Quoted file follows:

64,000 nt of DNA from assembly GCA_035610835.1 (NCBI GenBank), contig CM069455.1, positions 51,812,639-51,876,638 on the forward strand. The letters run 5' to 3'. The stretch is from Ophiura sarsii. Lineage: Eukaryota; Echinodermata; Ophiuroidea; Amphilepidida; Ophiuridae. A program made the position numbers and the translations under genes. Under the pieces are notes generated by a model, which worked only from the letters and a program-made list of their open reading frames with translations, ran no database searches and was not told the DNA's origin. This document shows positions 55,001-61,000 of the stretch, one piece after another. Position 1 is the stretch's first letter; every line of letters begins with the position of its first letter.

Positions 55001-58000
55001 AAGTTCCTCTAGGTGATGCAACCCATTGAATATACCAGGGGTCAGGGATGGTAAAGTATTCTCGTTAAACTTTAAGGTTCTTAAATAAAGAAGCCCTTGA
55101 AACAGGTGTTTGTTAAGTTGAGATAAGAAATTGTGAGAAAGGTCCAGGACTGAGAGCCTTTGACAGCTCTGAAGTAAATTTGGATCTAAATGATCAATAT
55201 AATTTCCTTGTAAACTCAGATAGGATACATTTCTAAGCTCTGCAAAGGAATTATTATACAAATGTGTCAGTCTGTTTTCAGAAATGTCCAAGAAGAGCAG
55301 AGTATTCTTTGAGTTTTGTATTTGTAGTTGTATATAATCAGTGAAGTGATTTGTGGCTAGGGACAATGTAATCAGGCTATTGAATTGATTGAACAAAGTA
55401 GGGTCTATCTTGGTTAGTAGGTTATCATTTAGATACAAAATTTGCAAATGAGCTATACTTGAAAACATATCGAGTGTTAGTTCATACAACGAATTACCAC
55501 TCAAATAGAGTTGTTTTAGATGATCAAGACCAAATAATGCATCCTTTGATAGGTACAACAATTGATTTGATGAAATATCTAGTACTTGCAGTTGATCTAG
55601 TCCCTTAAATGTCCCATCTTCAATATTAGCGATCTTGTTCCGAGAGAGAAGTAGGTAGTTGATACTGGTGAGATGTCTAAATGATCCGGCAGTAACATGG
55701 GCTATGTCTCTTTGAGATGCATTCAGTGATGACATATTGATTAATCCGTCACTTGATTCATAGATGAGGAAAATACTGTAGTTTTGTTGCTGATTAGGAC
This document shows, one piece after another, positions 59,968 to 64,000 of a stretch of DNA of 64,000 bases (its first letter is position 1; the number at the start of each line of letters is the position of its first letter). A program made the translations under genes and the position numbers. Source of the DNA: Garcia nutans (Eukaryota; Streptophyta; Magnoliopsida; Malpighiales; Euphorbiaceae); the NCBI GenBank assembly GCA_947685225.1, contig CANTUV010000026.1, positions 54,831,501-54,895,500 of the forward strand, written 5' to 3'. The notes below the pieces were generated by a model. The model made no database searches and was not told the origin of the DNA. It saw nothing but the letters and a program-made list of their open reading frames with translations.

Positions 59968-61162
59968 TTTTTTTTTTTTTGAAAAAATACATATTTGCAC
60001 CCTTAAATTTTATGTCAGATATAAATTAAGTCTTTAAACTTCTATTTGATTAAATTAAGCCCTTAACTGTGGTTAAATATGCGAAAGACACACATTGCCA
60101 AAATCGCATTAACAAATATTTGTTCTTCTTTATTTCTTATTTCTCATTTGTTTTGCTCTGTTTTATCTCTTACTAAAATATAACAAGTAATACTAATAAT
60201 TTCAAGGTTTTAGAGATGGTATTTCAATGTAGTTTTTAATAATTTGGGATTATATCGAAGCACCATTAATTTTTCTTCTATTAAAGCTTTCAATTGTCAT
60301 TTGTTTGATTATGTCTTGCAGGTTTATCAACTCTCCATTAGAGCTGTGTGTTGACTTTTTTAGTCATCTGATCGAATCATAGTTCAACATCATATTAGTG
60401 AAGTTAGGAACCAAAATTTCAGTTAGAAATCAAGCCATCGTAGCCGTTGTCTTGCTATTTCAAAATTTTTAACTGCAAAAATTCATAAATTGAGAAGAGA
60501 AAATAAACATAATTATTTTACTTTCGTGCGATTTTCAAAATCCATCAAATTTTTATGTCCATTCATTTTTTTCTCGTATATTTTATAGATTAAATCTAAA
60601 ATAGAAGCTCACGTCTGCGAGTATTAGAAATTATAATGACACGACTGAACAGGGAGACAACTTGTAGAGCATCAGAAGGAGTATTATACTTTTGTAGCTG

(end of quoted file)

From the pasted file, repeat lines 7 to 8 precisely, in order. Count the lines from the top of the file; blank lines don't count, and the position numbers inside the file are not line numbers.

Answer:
55401 GGGTCTATCTTGGTTAGTAGGTTATCATTTAGATACAAAATTTGCAAATGAGCTATACTTGAAAACATATCGAGTGTTAGTTCATACAACGAATTACCAC
55501 TCAAATAGAGTTGTTTTAGATGATCAAGACCAAATAATGCATCCTTTGATAGGTACAACAATTGATTTGATGAAATATCTAGTACTTGCAGTTGATCTAG